Garden Plot Two 2016

Frost Under the Locust Tree

Frost Under the Locust Tree

Garden plot two was productive this year.

Nothing but prairie grasses was on this, or any of the garden plots when we moved here in 1993. Shortly after we dug plot two, I planted mail order trees about 12-inches tall to grow them for transplanting. Due to neglect, the locust trees grew and grew and became a 40-foot giants. One of them blew over in a 2013 extreme storm that passed through. I cut it up and sold it for firewood. The remaining locust tree provides shade for the three northern plots, and adds value to the backyard landscape.

Hosting the two compost piles, the locust tree, and a bed of day lilies, plot two is challenging because of the tree root structure. Pieces of roots as big a two inches in diameter had to be removed for planting. The tree suffered no apparent ill effects after cutting some of the roots.

Radishes and turnips were the first crop, followed by onions. All produced well. After the root vegetables finished, I installed four four-foot tall meshed wire containers to grow cucumbers — pickling and slicers. They produced well. High winds blew one tower over, pulling the roots from the ground and killing some plants. Lesson learned from this experiment is to spread the cages out more and better stake them. After 2016 there is no question cucumbers grow better in the air than on the ground.

Kennebec and Yukon Gold potatoes were planted in big plastic tubs as an experiment. I got the tubs from a friend who gets them with her animal feed. The technique served the purpose of keeping rodents from eating the mature vegetables before I did. Production was okay, although we don’t eat a lot of potatoes in our kitchen. It was enough. I’m not sure the soil composition in the containers was the best. It was mostly compost with some dirt spaded in. Harvest was easy once I turned the weighty tubs over and picked through the dirt for the potatoes. There was no fork or shovel damage to the crop because of the technique.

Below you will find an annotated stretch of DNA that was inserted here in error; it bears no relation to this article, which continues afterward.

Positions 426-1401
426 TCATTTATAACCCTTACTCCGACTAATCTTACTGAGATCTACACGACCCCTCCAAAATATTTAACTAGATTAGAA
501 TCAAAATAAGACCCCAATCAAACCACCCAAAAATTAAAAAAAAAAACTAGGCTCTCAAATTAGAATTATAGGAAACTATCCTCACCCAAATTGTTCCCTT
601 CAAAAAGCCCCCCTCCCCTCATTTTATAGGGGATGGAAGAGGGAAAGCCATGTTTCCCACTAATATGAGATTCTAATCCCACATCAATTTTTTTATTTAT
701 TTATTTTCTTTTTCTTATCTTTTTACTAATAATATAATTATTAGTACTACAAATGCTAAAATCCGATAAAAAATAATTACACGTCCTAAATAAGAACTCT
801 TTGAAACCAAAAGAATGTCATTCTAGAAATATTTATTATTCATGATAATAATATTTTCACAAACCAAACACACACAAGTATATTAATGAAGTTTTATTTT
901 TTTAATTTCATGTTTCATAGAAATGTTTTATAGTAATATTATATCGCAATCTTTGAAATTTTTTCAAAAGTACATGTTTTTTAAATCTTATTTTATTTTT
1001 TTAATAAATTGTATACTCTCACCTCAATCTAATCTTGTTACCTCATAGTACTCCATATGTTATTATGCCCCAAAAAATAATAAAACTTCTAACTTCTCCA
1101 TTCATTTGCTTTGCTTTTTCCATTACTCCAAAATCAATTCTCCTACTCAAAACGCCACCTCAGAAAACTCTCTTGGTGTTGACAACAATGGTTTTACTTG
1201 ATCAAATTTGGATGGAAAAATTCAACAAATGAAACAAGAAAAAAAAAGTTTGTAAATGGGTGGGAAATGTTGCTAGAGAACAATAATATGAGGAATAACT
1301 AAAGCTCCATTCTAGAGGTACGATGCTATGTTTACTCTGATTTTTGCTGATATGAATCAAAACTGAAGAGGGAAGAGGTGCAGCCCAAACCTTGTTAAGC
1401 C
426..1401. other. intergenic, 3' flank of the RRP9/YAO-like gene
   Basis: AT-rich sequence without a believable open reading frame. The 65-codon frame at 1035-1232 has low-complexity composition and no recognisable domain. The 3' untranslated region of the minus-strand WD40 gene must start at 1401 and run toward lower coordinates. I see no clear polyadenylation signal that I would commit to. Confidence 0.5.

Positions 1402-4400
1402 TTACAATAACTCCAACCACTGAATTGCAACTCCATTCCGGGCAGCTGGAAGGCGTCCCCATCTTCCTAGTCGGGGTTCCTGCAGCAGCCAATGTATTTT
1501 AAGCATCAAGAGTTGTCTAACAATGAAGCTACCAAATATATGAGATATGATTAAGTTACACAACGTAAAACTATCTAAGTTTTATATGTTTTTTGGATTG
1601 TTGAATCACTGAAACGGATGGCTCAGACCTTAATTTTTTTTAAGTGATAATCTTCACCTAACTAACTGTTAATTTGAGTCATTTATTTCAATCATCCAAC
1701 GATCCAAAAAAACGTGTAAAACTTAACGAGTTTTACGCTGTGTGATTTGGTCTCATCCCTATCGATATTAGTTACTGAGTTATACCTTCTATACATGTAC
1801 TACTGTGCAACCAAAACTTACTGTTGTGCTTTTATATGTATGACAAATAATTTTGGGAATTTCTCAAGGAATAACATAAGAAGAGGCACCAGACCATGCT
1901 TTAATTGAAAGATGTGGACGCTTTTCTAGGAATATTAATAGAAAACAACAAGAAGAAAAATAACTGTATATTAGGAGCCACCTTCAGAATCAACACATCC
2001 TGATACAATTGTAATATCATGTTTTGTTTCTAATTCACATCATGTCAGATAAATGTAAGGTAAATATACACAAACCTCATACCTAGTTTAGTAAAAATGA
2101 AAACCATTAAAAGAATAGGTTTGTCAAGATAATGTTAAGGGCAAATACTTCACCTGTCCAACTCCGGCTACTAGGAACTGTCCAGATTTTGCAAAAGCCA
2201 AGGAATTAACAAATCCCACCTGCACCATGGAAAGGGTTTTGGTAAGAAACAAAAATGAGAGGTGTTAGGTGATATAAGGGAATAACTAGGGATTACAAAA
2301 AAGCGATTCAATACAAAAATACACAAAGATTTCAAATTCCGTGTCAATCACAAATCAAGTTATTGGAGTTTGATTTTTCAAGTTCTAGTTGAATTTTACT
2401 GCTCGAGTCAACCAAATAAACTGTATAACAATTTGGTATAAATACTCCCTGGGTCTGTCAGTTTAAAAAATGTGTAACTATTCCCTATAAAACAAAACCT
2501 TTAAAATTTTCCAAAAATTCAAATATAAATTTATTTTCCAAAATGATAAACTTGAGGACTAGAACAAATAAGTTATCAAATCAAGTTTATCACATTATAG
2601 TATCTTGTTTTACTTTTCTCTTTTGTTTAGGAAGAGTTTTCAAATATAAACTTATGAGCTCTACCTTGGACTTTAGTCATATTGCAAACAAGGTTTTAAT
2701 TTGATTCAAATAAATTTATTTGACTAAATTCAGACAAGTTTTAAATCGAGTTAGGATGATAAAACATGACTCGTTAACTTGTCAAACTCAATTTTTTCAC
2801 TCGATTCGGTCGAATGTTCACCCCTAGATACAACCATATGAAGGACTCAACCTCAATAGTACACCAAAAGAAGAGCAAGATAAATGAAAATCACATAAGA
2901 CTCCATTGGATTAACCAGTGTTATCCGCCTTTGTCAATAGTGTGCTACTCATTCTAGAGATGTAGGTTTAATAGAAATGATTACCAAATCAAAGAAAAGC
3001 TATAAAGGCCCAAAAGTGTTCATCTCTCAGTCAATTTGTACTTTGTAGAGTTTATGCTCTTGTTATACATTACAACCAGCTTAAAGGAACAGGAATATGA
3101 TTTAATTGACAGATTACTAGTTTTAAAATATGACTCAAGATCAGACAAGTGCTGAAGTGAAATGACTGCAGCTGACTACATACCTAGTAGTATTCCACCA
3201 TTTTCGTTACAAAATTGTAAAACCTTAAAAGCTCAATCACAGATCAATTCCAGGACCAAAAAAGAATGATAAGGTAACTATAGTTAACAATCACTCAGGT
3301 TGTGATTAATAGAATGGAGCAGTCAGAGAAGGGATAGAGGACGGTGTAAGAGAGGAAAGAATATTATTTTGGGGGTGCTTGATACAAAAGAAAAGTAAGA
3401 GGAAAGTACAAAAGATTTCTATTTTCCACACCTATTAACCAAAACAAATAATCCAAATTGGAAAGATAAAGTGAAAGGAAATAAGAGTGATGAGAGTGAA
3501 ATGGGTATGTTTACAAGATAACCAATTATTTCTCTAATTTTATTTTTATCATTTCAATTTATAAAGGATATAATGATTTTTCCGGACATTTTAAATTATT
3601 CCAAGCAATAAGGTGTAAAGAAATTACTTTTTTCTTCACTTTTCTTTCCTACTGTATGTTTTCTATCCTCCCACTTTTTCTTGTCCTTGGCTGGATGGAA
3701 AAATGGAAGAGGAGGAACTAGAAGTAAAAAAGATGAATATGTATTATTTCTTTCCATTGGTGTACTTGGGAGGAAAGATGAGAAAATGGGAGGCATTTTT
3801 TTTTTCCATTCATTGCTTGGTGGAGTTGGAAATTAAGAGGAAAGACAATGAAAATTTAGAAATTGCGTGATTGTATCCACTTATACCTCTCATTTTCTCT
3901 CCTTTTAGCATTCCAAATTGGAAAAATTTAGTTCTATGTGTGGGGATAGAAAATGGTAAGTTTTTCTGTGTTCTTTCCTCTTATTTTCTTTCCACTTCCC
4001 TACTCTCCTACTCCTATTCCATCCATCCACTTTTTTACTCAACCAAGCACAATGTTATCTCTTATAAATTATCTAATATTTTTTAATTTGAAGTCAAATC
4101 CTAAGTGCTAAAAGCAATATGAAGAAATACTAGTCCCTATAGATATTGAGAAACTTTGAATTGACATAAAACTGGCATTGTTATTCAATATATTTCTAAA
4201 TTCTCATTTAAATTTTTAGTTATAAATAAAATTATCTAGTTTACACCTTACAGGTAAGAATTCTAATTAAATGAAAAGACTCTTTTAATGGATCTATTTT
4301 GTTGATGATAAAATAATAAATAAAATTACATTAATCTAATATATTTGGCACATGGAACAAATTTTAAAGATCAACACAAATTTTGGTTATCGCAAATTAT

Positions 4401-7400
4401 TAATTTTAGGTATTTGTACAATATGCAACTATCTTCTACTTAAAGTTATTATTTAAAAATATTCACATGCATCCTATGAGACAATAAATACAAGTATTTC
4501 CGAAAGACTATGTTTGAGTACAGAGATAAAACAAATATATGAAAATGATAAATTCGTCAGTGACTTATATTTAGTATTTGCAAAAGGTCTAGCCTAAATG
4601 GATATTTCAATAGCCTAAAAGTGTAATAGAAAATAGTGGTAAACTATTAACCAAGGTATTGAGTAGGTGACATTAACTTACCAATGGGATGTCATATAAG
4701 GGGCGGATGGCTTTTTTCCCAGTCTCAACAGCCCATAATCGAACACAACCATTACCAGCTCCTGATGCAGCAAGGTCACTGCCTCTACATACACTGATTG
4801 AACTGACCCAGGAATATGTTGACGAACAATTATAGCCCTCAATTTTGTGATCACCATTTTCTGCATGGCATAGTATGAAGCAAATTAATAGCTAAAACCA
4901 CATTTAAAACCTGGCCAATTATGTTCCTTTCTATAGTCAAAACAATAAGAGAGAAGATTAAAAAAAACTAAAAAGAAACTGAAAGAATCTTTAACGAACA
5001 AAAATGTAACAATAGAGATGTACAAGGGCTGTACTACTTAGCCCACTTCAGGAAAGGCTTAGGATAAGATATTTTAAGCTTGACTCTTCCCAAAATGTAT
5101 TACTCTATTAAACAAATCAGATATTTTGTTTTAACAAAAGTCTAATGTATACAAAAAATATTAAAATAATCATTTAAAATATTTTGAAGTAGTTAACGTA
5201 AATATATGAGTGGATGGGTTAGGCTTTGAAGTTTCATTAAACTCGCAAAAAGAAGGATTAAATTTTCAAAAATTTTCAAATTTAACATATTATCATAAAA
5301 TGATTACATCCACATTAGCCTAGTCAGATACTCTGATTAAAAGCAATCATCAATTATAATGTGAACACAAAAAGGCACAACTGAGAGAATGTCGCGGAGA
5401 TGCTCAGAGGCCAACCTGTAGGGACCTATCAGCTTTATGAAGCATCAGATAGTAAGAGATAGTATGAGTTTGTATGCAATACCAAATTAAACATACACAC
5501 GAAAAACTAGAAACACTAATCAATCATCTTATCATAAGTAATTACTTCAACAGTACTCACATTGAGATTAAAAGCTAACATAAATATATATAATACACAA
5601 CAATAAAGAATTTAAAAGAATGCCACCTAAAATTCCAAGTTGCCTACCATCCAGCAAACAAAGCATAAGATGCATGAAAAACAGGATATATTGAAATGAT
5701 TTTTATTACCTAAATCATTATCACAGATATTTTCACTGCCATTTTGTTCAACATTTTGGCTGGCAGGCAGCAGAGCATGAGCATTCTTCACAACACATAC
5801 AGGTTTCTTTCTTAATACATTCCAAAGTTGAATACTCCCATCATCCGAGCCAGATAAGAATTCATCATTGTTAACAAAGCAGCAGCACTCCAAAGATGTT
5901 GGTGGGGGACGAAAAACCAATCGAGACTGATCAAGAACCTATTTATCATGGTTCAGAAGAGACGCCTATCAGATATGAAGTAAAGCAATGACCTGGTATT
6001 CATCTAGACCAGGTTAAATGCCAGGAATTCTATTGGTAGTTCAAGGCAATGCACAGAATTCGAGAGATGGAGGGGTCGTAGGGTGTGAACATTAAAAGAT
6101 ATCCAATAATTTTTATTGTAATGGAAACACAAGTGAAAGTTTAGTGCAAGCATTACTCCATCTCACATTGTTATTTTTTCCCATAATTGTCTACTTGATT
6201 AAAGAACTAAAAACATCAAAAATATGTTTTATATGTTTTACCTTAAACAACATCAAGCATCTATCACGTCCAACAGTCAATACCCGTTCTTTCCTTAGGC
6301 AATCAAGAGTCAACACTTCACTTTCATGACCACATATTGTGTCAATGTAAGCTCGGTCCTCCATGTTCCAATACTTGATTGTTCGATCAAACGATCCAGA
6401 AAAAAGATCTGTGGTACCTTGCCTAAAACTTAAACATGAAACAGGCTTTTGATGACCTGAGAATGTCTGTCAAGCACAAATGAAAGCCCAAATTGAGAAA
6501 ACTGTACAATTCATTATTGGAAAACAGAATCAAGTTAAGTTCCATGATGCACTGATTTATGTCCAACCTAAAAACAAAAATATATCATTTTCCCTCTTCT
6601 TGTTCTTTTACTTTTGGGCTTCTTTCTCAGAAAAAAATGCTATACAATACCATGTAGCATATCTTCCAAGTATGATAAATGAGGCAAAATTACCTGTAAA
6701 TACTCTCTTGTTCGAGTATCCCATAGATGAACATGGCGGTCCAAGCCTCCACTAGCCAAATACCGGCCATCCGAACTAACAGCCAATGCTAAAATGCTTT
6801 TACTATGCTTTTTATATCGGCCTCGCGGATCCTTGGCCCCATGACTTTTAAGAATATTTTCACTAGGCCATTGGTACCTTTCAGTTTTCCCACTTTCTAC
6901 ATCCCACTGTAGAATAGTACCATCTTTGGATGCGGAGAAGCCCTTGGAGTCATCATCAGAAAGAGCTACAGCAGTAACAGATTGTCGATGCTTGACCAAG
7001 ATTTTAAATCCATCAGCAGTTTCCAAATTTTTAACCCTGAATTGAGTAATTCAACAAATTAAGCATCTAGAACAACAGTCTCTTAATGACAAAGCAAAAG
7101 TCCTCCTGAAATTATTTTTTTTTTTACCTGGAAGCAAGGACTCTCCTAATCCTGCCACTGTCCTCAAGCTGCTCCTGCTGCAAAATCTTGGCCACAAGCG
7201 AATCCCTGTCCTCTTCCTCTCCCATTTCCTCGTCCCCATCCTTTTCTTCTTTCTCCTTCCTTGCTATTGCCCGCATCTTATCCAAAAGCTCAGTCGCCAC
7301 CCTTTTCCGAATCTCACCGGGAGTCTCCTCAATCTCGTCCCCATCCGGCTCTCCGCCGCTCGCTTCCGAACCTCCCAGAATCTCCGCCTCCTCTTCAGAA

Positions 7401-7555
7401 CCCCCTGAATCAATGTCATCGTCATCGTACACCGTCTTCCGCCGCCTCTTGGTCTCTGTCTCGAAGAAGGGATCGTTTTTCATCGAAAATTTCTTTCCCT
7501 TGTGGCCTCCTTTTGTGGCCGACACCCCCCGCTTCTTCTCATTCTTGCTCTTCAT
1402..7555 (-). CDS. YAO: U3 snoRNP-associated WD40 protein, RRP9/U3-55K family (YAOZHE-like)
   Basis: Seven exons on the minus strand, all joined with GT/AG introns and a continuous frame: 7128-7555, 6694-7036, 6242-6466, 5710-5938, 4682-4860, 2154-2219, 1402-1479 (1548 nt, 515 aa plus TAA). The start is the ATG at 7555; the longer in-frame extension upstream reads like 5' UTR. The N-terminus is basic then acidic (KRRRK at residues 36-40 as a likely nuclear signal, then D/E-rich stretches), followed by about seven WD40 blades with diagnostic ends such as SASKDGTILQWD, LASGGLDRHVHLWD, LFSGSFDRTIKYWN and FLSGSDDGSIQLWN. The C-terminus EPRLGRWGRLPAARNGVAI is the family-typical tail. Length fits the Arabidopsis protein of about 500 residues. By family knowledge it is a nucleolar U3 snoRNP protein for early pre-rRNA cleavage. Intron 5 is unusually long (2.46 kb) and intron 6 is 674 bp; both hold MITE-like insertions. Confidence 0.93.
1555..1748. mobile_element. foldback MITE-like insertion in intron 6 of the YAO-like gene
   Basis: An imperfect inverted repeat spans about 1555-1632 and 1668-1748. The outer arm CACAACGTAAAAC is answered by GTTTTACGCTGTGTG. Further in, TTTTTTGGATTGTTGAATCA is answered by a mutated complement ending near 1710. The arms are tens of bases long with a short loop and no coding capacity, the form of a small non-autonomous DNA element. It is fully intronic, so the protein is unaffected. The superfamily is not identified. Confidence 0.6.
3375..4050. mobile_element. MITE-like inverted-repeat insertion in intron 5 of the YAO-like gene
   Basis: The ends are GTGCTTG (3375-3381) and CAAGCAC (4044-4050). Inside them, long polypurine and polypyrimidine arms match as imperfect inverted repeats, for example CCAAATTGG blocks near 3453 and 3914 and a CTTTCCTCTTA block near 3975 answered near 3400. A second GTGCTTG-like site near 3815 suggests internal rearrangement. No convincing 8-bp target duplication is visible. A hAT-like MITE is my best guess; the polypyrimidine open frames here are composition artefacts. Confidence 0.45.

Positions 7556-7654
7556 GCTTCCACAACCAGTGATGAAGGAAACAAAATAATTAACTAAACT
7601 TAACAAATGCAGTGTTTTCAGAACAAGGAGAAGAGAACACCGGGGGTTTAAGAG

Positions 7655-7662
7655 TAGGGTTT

Burying four more containers about 12 inches in the ground, I planted four types of carrots. The purple ones were a disappointment, but the others produced enough to justify another year. I made a second planting of daikon radishes which produced enough for eating fresh and pickling.

Plans for next year: think and plan more about this plot; move the compost bins to different locations; dig up and move the day lilies to a more decorative place in the yard; plant Belgian lettuce and other early greens; re-mix the soil in the containers and move them along the southern border of the plot for potatoes and carrots; plant radishes and turnips again, adding beets; a second planting is in order after the greens and root vegetables: more thought needed on that. These ideas may change as I give the plot additional consideration.

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